Regarding my project, here you have the frameset, with the fork from my latest bike.
    Attached Thumbnails Attached Thumbnails 3D bicycle and frame design-frame2.jpg  


  8. #258
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    That's cool....looks like a Julie!

  9. #259
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    Quote Originally Posted by Live Wire View Post
    That's cool....looks like a Julie!
    Thatīs right! I was not thinking in JRD, but since Iīm fun of their works... the idea of the ST meeting the DT just came up.

    I was fitting the wheels to the frame, and some parts (old and new), with the idea of modelling a 17š stem and maybe doing something new in the drive-train.

    Suggestions, comments?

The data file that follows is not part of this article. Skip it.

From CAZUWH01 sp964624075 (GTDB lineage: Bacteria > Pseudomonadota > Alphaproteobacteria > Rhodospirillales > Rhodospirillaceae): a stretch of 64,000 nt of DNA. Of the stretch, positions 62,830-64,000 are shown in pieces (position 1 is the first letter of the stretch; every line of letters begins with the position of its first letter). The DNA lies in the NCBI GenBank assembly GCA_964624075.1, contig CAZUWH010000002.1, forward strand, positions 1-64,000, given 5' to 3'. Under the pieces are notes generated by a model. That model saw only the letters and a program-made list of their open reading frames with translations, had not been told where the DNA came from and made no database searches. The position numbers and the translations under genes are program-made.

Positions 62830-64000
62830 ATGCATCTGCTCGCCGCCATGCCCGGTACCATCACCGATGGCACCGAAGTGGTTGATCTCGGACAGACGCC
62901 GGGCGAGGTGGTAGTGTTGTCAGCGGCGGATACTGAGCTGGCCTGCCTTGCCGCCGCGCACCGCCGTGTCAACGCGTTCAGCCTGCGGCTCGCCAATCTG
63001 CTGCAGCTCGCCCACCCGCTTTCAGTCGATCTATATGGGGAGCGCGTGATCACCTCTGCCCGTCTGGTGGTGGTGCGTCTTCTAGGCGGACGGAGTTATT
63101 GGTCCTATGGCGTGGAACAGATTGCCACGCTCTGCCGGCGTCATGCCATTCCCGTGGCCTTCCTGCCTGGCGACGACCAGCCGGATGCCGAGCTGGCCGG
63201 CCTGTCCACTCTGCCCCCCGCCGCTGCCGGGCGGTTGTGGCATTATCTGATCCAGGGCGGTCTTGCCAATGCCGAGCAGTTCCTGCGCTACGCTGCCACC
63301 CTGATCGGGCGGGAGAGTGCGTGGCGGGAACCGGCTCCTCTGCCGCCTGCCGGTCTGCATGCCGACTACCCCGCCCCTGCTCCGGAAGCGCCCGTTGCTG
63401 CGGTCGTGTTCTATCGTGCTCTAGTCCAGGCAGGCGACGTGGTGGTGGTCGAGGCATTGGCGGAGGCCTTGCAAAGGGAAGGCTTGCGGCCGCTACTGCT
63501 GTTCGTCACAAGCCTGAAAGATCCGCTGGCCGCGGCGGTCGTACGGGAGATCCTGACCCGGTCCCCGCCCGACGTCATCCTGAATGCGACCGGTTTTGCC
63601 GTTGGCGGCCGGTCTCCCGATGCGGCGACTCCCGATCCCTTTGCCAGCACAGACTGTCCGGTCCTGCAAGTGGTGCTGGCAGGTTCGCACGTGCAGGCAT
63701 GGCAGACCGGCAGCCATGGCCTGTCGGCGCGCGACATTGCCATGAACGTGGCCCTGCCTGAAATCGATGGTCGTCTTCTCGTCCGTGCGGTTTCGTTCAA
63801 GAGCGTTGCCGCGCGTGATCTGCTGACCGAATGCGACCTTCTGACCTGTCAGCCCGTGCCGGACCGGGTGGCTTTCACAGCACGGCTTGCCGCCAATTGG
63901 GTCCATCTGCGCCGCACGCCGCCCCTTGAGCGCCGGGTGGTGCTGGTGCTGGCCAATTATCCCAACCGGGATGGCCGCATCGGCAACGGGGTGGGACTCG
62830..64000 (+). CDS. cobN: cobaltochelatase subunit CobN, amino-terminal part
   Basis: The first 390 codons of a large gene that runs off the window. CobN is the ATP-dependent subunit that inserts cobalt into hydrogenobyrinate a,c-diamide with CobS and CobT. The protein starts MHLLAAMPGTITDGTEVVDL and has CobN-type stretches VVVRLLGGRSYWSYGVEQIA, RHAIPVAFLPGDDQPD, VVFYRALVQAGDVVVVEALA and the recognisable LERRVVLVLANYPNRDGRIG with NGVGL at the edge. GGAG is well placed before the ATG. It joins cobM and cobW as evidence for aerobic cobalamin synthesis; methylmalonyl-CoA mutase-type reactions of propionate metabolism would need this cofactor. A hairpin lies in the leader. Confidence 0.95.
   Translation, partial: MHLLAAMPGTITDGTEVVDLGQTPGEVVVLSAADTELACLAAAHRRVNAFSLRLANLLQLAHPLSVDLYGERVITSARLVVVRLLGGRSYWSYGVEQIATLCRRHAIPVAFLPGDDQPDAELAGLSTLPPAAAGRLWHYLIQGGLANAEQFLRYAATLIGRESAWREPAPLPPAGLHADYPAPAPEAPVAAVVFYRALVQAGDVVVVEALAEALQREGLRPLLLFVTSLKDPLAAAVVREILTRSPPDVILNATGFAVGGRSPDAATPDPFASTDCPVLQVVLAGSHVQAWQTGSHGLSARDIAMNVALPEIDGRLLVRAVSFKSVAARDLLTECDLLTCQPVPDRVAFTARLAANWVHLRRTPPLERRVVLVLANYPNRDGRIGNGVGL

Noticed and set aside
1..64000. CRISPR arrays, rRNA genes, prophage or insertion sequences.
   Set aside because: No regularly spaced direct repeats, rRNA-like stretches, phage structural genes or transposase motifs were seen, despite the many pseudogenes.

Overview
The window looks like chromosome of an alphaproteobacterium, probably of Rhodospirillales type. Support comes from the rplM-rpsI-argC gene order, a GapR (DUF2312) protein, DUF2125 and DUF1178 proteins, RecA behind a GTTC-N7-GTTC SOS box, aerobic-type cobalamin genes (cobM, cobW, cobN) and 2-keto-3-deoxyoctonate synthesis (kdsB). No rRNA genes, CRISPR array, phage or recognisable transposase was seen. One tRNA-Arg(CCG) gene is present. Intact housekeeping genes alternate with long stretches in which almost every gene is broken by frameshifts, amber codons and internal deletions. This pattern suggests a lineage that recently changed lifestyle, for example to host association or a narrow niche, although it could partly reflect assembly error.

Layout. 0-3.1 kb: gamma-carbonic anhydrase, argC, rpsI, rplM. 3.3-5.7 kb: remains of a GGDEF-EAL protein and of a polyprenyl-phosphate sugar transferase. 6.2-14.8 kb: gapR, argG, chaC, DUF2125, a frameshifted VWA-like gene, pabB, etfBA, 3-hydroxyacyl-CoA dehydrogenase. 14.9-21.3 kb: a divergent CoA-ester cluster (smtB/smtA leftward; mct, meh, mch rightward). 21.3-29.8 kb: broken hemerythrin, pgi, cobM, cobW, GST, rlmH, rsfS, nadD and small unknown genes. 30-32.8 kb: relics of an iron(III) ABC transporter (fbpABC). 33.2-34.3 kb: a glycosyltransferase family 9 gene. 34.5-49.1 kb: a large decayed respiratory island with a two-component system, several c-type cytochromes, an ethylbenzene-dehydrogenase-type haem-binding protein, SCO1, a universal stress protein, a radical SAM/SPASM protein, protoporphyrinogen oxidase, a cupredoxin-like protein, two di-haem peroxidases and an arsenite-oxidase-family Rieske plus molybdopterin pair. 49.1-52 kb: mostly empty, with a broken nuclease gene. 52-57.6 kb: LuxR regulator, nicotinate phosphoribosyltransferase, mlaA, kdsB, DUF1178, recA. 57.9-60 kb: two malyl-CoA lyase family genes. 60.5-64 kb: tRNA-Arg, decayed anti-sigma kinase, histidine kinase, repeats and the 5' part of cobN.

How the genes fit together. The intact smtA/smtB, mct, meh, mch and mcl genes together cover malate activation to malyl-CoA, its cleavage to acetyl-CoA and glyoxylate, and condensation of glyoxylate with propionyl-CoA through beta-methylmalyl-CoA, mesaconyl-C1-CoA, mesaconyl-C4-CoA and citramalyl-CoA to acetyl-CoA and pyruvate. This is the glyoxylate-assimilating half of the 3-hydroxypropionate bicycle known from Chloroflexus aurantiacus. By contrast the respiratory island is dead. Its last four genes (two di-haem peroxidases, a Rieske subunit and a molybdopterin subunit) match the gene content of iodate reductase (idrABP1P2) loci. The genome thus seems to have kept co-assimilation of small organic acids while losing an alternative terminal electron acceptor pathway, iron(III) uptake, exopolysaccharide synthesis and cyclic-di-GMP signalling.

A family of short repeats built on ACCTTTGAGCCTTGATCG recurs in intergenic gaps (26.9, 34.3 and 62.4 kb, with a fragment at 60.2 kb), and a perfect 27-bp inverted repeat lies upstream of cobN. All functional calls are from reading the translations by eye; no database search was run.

Attached Thumbnails Attached Thumbnails 3D bicycle and frame design-bike7.jpg  


  10. #260
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    Since the colour design was a bit classy and boring, here you have a more fresh version.

    New paintjob and decals, new crankset and stem.

    I have to finish the seatpost, and maybe I can model a Rotor oval chainring.
    Attached Thumbnails Attached Thumbnails 3D bicycle and frame design-bike12.jpg  


  11. #261
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    Hey;

    You really have gotten quite good at this. It is only down to tiny details to really portray a super realistic image. Round rims without flat tires even!

    How about paying some attention to the seat? It appears to be polished anodized aluminum with a razor sharp leading edge. It would seem to be more realistic if it had a soft surface look with seamless shadow gradients and soft round edges.